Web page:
Addendum – further into Klein’s article, he describes Kahan’s study and results. According to Klein, higher math skill exposed even worse partisan results.

It’s an interesting study, but what I see goes back to the Memory-Prediction model of intelligence presented in On Intelligence, by Jeff Hawkins. Hawkin’s is not a neuroscientist – he’s the inventor of the Palm Pilot’s handwriting recognition scheme. But he was frustrated at the failure of artificial intelligence and set out to try to help break down what, exactly, makes something intelligent. As I think he rightly points out, neural networks as they have so far been constructed get it all wrong, and his book explains why.

He explains (rightly, I think) that what makes something intelligent is the ability to predict what is going on based off a memory system. What I think the above study found was people making an implicit prediction of what they believed to be true, and because they had a salient prediction, those with the math skill to know to diagram the “sample space” chose not to bother due to the salience.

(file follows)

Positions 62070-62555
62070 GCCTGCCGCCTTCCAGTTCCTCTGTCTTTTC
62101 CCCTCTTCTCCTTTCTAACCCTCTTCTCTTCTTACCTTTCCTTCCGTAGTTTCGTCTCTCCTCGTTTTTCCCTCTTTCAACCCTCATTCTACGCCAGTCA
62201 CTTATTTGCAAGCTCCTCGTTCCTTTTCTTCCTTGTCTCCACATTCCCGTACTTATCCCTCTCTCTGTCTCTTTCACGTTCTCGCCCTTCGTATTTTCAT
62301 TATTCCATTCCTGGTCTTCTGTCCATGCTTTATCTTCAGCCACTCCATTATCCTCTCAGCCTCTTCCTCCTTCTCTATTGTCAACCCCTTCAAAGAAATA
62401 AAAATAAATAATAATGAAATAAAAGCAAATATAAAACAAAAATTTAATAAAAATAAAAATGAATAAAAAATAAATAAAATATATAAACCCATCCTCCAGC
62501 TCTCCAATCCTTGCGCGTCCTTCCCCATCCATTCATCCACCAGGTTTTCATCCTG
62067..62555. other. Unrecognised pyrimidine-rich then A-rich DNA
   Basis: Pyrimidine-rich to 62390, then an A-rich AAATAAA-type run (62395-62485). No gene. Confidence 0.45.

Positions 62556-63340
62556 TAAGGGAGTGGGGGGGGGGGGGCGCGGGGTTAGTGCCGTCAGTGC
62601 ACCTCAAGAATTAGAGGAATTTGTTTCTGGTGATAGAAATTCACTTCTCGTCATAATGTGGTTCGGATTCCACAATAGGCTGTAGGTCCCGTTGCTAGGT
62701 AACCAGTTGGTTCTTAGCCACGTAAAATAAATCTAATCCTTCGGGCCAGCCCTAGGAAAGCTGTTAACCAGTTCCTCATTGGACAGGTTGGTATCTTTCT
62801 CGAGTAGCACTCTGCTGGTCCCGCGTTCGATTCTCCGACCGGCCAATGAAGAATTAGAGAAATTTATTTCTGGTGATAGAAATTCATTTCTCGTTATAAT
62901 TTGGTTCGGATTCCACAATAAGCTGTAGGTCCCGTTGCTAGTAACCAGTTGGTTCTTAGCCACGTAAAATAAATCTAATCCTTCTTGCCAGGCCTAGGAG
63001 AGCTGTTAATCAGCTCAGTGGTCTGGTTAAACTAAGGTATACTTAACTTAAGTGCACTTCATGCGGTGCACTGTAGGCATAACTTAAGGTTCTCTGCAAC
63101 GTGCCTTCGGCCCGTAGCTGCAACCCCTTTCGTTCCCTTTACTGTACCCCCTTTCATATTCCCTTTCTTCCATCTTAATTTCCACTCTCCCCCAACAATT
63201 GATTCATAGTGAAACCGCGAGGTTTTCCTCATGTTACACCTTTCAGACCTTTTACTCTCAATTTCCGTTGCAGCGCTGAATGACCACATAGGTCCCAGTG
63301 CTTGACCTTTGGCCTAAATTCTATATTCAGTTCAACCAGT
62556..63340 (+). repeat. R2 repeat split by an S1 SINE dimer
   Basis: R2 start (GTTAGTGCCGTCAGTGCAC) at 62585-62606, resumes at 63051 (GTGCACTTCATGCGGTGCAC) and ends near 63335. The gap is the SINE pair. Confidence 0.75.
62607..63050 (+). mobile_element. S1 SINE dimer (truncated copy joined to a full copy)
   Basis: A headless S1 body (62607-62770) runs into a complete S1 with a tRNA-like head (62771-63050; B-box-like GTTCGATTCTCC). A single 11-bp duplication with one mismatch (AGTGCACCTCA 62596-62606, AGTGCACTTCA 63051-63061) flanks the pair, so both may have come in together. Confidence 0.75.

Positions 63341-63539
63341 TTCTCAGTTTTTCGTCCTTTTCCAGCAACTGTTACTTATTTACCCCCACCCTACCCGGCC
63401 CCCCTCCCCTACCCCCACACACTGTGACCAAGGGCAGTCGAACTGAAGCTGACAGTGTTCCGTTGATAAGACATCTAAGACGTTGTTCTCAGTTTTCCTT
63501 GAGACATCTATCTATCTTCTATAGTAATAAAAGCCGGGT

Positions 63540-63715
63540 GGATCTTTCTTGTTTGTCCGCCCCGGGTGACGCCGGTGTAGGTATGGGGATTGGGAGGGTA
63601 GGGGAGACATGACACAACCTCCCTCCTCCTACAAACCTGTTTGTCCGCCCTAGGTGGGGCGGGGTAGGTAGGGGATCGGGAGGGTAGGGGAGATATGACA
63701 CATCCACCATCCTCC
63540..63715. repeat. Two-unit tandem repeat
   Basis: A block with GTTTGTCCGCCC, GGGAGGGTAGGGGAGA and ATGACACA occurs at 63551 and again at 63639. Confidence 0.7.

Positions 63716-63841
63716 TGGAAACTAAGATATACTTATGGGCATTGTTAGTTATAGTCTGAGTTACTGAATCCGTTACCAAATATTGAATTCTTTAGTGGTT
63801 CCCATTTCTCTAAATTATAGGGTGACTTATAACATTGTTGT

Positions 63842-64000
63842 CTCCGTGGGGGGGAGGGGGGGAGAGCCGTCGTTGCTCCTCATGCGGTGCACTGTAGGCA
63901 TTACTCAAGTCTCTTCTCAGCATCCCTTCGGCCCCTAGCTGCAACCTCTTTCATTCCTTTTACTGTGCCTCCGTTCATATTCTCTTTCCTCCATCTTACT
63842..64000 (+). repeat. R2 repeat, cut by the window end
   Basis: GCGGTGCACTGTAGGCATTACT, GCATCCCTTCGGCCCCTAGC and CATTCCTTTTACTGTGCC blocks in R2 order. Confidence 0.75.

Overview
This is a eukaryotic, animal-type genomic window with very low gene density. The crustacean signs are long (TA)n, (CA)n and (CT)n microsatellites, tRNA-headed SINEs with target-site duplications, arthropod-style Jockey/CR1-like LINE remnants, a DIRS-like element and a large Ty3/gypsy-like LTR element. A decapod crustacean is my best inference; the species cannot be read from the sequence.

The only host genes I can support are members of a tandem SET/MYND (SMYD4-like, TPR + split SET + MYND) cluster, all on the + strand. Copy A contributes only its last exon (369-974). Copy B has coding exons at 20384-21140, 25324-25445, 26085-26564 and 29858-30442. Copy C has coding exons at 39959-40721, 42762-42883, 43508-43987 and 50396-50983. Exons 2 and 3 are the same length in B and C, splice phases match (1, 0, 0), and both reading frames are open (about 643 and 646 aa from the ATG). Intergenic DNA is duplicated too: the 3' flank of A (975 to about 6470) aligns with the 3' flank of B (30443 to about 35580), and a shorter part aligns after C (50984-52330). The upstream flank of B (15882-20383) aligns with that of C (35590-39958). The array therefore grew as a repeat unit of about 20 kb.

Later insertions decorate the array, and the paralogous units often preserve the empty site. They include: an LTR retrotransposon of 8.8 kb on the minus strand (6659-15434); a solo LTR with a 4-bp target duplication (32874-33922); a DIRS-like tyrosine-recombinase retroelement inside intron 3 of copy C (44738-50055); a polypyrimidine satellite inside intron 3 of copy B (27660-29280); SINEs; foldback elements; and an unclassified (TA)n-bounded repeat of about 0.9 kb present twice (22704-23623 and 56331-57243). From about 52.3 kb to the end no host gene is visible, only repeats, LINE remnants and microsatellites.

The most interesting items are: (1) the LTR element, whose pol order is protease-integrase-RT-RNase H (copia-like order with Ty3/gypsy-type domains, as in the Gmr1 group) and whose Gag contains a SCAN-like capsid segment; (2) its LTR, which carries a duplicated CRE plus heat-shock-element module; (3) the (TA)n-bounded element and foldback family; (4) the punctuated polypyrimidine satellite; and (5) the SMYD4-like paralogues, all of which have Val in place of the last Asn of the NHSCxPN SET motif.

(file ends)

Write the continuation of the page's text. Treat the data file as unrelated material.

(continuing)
This isn’t politics making us stupid, per se. In my mind, I immediately judge there to be a relevance discrepancy between gun laws vs the effectiveness of cream. When it’s a question asking me to judge the results of an actual experiment, I actually did open Excel (it’s just easier that way) and compute the sample space (I got the “right” answer on the cream question).

But when it’s looking at the results of a gun ban (with a sample size of just 300+ people? Deaths? Assaults?) I intuitively know that there are all sorts of complications to a study trying to build that case, and a sample space of “300” on gun violence could never be statistically significant in modern America.

I don’t know what variation’s Kahan conducted, but this may be the better explanation for why people who are good at math don’t bother – they know better than the “math-tards” right off the bat that there is a significant “prior” here – and the results reflect perfectly reasonable Bayesian computations that Kahan did not think to consider.



About stormculture

In pursuit of reality.